In 2012, the actor and biographer Ian Kelly published a brilliant account of the life of the now-forgotten 18th century thespian and comedian Samuel Foote, Mr Foote’s Other Leg. It enjoyed glowing reviews (including one from yours truly), deservedly won the 2013 Theatre Book Of The Year award, and sold in handsome quantities.
In most circumstances, that would be the end of the story. However, it has now enjoyed a rather wonderful sequel. Kelly has adapted the book into a new play, directed by Richard Eyre and starring none other than the great Simon Russell Beale as Foote.
Currently enjoying a sold-out and regrettably brief season at the Hampstead Theatre, one hopes that it will be transferring to a larger venue for a longer run to allow audiences more of a chance to see this hugely accomplished play.
Adapting Foote’s complex, bizarre life story (which included his being the writer of the first true-life crime saga, in which one of his uncles murdered another) posed a considerable challenge, and so Kelly came up with the ingenious idea of partially fictionalising the events, setting most of it backstage at various theatres (dramatic and surgical) and liberally sprinkling it with excellent jokes, and knowingly groanworthy puns. (Although I missed my favourite line from the book when the one-legged Foote, accused of sexual assault, quips ‘Sodomy? I’ll not stand for it!’) Real-life characters dominate the drama, including the Irish actress Peg Woffington (Dervla Kirwan), the hilariously vain proto-Shakespearean David Garrick (Joseph Millson) and none other than Prince George (Kelly himself, in a wonderfully sly, faintly in-jokey performance).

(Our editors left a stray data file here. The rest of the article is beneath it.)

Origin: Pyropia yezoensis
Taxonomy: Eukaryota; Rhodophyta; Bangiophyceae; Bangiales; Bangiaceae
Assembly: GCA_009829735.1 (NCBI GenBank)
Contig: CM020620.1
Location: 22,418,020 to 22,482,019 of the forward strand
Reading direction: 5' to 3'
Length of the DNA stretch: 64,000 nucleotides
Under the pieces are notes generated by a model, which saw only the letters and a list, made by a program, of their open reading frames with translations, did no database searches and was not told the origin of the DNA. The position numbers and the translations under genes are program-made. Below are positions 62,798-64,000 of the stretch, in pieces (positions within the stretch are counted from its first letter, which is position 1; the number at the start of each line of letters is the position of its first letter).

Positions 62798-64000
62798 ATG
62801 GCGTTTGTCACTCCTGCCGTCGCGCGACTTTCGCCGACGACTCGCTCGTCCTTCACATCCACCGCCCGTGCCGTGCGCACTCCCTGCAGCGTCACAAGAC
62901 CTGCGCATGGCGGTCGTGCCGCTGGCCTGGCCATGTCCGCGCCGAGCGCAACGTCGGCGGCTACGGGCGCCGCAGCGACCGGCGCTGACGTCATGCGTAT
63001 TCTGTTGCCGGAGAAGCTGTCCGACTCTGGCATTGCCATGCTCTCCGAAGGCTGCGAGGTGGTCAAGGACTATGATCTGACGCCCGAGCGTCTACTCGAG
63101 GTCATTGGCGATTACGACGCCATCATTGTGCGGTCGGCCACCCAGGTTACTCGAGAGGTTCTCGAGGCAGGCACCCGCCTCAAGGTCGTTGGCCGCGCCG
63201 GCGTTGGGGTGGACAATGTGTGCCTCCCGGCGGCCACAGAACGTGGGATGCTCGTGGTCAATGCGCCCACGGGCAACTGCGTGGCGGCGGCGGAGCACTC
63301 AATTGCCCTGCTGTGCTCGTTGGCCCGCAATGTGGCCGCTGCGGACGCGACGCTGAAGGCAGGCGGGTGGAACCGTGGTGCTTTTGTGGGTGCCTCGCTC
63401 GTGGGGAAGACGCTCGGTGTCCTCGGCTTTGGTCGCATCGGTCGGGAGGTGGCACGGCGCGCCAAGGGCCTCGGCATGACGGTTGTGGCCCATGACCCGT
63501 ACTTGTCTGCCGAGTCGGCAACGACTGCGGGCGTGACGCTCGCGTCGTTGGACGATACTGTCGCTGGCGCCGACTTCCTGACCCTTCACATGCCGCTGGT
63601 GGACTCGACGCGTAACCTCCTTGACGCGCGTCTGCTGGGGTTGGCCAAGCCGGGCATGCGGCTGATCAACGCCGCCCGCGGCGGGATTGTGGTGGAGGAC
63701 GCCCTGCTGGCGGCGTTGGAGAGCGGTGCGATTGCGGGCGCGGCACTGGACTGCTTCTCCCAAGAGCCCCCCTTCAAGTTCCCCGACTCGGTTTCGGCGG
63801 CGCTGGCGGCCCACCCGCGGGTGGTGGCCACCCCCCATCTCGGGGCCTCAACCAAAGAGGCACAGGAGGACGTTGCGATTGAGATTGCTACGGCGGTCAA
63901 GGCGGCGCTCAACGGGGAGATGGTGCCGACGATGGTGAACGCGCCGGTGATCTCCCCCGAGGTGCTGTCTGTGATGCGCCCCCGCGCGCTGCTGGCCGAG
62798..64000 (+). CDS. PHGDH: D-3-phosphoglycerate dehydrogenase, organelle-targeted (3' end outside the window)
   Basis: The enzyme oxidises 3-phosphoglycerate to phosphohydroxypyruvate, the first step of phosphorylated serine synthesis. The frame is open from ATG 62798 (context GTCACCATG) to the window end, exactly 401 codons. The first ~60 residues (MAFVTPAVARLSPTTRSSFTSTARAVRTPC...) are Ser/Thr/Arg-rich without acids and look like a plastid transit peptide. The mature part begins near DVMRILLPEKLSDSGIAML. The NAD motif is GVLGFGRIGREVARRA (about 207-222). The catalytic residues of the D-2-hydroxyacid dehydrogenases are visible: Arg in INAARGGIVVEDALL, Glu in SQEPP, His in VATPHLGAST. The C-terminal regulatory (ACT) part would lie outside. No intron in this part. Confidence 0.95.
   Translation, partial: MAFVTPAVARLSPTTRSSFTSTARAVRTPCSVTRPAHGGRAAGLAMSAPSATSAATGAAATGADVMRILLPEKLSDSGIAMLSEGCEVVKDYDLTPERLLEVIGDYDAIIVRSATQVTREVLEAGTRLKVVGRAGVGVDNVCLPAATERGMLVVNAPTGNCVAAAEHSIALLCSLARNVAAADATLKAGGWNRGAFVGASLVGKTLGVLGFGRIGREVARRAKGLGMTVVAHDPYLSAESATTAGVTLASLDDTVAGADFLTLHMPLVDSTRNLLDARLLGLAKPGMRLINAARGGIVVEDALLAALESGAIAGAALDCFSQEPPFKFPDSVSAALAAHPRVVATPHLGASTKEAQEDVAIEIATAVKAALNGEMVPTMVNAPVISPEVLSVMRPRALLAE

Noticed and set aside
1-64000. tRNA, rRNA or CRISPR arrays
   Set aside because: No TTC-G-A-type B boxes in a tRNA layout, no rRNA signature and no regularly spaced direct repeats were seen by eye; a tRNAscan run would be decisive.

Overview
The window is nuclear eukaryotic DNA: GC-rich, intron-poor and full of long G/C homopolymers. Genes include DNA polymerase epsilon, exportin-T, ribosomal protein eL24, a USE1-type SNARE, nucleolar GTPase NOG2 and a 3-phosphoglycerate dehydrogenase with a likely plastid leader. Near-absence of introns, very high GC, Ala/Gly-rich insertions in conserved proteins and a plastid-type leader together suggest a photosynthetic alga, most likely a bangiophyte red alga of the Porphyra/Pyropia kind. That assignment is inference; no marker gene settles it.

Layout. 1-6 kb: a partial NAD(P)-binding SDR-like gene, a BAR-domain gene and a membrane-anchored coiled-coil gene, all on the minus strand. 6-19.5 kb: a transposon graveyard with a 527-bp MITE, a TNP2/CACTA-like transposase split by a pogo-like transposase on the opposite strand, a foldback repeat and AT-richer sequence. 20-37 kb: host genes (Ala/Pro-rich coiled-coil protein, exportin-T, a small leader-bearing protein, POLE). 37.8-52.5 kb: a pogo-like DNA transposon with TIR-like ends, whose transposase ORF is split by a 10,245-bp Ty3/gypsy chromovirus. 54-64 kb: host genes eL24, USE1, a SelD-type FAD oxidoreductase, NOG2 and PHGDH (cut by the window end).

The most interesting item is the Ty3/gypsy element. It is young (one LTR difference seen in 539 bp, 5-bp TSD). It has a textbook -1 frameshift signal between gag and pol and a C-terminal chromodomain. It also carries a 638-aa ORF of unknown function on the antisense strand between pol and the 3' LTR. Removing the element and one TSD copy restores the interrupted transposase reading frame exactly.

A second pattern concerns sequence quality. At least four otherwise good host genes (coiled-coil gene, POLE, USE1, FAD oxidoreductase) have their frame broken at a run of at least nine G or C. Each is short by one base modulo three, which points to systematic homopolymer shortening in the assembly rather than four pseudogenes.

The first half, dealing with the rivalry between Garrick and Foote and the life of the 18th century theatre, is splendidly entertaining, with brilliantly farcical sequences; my only regret is that we don’t see the promised version of Othello: The Comedy, with Foote absurdly donning blackface. After a horrific accident results in him having his leg amputated (in a scene no less ghastly for being narrated rather than shown), Foote suffers from severe mental disorders and so the second half, while still gripping and revealing, is necessarily more sombre and disturbing. Eyre’s production, brilliantly designed by Tim Hatley, proceeds at a steady pace, teasing out all the intricacies of character and situation that his work is synonymous with. This is a Rolls-Royce calibre staging of the play.
One can nitpick if one wishes. Perhaps some of the historical details are slightly obscure if you haven’t read Kelly’s biography, especially the events that led to Foote’s downfall, and I would quibble about the inclusion of Benjamin Franklin as a character; not that there’s anything wrong with Colin Stinton’s enjoyable performance, but it’s a complication too many in a play that has several of them already. But these are minor quibbles.
Anchored, as ever, by a pitch-perfect Russell Beale, moving from drag comedy worthy of the broadest pantomime to devastating anguish that openly nods to King Lear, I will go out on a limb and suggest that you run (or hop) up to Hampstead to try and get tickets, or alternatively pray that a one-legged comedian soon finds his ideal home. The Theatre Royal, Haymarket, where Foote performed many of his celebrated roles, would seem nothing less than a suitable fit.
Mr Foote’s Other Leg runs at the Hampstead Theatre until 17th October 2015. For more information, visit www.hampsteadtheatre.com.